U.S. military doctors train in acupuncture
Last updated 2-5-09 at 1:33 p.m.
By Kamala Lane
The Associated Press
WASHINGTON (AP) — Chief Warrant Officer James Brad Smith
broke five ribs, punctured a lung, and shattered bones in his
hand and thigh after falling more than 20 feet (6 meters) from
a Black Hawk helicopter in Baghdad last month.
While he was recovering at Walter Reed Army Medical
Center in Washington, D.C., his doctor suggested he add acupuncture
to his treatment to help with the pain.
On a recent morning, Col. Richard Niemtzow, an
Air Force physician, carefully pushed a short needle into a part
of Smith’s outer ear. The soldier flinched, saying it felt
like he “got clipped by something.” By the time three
more of the tiny, gold alloy needles were arranged around the
ear, though, the pain from his injuries began to ease.
“My ribs feel numb now, and I feel it a little less in my
hand,” Smith said, raising his injured arm. “The pain
isn’t as sharp. It’s maybe 50 percent better.”
Acupuncture involves placing very thin needles
at specific points on the body to try to control pain and reduce
stress. There are only theories about how, why, and even whether
Regardless, the ancient Chinese practice has been
gradually catching on as a pain treatment for troops who come
Now the Air Force, which runs the military’s only acupuncture
clinic, is training doctors to take acupuncture to the war zones
of Iraq and Afghanistan. A pilot program starting in March will
prepare 44 Air Force, Navy, and Army doctors to use acupuncture
as part of emergency care in combat and frontline hospitals, not
just on bases back home.
They will learn “battlefield acupuncture,” a method
Niemtzow developed in 2001 that’s derived from traditional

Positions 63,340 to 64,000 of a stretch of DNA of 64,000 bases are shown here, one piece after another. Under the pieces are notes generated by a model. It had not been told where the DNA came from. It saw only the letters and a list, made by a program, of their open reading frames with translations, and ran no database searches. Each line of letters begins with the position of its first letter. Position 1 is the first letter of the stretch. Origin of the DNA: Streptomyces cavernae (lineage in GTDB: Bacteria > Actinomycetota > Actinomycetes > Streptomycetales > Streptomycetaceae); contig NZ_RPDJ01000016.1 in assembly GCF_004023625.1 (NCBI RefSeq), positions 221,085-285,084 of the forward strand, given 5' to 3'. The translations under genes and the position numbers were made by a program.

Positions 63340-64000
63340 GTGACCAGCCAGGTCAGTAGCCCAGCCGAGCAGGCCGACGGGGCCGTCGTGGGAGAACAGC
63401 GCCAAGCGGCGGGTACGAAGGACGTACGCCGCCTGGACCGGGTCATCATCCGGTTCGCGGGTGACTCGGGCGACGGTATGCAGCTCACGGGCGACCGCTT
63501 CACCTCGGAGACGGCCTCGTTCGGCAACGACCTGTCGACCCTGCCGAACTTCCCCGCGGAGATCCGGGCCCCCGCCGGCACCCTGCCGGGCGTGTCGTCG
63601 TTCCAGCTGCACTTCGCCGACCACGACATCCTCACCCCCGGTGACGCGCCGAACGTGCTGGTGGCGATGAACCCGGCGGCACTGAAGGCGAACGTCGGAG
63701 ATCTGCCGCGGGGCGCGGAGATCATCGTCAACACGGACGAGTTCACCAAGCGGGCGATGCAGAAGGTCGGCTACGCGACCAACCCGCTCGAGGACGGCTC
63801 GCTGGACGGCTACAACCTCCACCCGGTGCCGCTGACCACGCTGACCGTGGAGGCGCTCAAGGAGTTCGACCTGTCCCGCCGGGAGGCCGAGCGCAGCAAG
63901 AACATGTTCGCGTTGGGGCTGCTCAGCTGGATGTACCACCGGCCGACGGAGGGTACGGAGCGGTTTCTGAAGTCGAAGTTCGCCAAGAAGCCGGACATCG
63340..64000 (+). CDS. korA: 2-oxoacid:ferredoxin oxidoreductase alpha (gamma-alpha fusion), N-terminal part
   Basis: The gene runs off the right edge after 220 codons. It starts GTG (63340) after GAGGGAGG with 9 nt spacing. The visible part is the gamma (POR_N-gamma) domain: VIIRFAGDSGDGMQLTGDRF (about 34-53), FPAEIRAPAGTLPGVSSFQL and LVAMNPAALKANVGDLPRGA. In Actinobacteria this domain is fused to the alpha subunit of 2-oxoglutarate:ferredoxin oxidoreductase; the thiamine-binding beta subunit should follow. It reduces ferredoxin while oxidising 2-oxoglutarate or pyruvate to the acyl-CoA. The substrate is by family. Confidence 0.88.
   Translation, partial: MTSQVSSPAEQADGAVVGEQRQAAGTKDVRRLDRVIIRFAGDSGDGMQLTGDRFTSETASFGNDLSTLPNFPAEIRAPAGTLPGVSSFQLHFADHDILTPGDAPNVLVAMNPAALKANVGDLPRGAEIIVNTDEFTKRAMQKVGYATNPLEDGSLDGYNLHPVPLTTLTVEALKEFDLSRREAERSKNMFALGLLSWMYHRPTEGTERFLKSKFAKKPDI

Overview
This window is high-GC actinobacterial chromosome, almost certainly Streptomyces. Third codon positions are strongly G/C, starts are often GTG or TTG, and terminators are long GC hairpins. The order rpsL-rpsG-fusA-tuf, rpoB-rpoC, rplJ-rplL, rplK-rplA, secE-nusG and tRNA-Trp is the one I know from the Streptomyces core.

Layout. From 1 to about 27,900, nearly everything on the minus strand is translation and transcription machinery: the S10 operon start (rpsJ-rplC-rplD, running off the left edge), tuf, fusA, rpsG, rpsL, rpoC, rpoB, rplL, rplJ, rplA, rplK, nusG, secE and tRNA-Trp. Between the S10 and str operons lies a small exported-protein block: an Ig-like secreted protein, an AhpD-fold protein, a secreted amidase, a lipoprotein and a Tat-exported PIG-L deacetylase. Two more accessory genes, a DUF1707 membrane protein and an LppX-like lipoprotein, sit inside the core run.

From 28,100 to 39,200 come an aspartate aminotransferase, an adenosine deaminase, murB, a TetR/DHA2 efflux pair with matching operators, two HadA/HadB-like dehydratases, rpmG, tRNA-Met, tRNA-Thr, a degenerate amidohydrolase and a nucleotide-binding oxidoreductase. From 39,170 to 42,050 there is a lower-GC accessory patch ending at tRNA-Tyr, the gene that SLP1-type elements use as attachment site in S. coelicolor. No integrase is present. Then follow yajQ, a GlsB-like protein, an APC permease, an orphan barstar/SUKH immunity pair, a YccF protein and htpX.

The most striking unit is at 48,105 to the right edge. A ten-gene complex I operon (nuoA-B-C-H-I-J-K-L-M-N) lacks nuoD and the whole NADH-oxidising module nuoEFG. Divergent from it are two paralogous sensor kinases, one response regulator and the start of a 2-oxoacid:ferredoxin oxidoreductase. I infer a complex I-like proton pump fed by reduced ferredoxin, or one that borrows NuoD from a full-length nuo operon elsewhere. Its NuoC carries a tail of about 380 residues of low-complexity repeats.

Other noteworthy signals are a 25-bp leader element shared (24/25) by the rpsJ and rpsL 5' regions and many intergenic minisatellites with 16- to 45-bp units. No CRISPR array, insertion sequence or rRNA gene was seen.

ear acupuncture but uses the short needles to better fit under
combat helmets so soldiers can continue their missions with the
needles inserted to relieve pain. The needles are applied to five
points on the outer ear. Niemtzow says most of his patients say
their pain decreases within minutes.
The Navy has begun a similar pilot program to train
its doctors at Camp Pendleton in California.
Niemtzow is chief of the acupuncture clinic at
Andrews Air Force Base. He’s leading the new program after
training many of the approximate 50 active duty military physicians
who practice acupuncture.
The U.S. military encountered acupuncture during
the Vietnam War, when an Army surgeon wrote in a 1967 edition
of Military Medicine magazine about local physicians who were
allowed to practice at a U.S.
Army surgical hospital and administered acupuncture to Vietnamese
Col. Arnyce Pock, the medical director of the Air
Force Medical Corps, said acupuncture comes without the side
effects that are common after taking traditional painkillers.
Acupuncture also treats pain quickly.
“It allows troops to reduce the number of narcotics they
take for pain and have a better assessment of any underlying
brain injury they may have,” Pock said. “When they’re
on narcotics, you can’t do that because they’re feeling
the effects of the drugs.”
Niemtzow cautions that while acupuncture can be effective,
it’s not a cure-all.
“In some instances it doesn’t work,” he said. “But
it can be another tool in one’s toolbox to be used in addition
to painkillers to reduce the level of pain even further.”
Ultimately, Niemtzow would like troops to learn acupuncture
so they can treat each other while out on missions.
For now, the Air Force program is limited to training
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